Lebanon's Andraos: first female dean of Columbia architecture school

Amale Andraos (right) is the first woman appointed dean of the Graduate School of Architecture, Preservation and Planning at Columbia University. (Photo courtesy of: Twitter)

Amale Andraos, a Lebanese architect, has been named the new dean of the Graduate School of Architecture, Preservation and Planning at Columbia University in New York City, the New York Times reported.

Born in Beirut, Andrao is the first woman to be assigned the deanship of the school.

Before teaching at Columbia, Andrao taught at Harvard, the University of Pennsylvania and the American University in Beirut.

“The university is very focused on global questions and global issues, and Amale’s background sort of bespeaks globalization,” Lee Bollinger, the university president, said in an interview.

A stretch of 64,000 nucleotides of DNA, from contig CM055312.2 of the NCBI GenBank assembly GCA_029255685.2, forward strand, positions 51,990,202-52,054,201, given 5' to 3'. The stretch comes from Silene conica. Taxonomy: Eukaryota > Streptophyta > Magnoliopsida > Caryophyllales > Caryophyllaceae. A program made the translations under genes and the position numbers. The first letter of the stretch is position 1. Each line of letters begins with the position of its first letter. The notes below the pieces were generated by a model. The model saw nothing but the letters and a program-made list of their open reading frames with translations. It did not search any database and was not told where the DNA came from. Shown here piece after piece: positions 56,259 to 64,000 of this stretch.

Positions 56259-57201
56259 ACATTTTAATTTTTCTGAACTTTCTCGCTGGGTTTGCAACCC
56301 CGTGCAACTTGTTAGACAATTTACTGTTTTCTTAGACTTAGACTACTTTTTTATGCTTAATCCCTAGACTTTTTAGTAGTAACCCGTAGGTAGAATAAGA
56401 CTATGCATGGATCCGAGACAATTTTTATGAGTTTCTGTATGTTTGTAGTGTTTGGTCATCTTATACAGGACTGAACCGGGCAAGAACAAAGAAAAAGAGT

Andraos' appointment was accidental as she was never on a short list of candidates.

“We realized our next dean was sitting right in front of us,” Bollinger said in reference to Andraos' work while on the committee tasked to find a new dean.

“It’s not a theory or buzz word, it’s who she is, and that’s very important,” he said.

Andraos met her husband, Dan Wood, while working in Rotterdam. Together, they have designed projects in New York City, Lagos, Nigeria and Shenzhen, China.

The couple opened their own business in New York in 2002.

Andraos plans to underline sustainability in the school's curriculum, blending it with the already existing progressive and experimental approach to architecture and urban planning.

“How do we build, at what scale do we build, does it even make sense to build? These are the questions I want every student to be asking,” Andraos told the New York Times.

“We must be thinking about what the impacts will be,” she explained.


Last Update: Wednesday, 20 May 2020 KSA 09:43 - GMT 06:43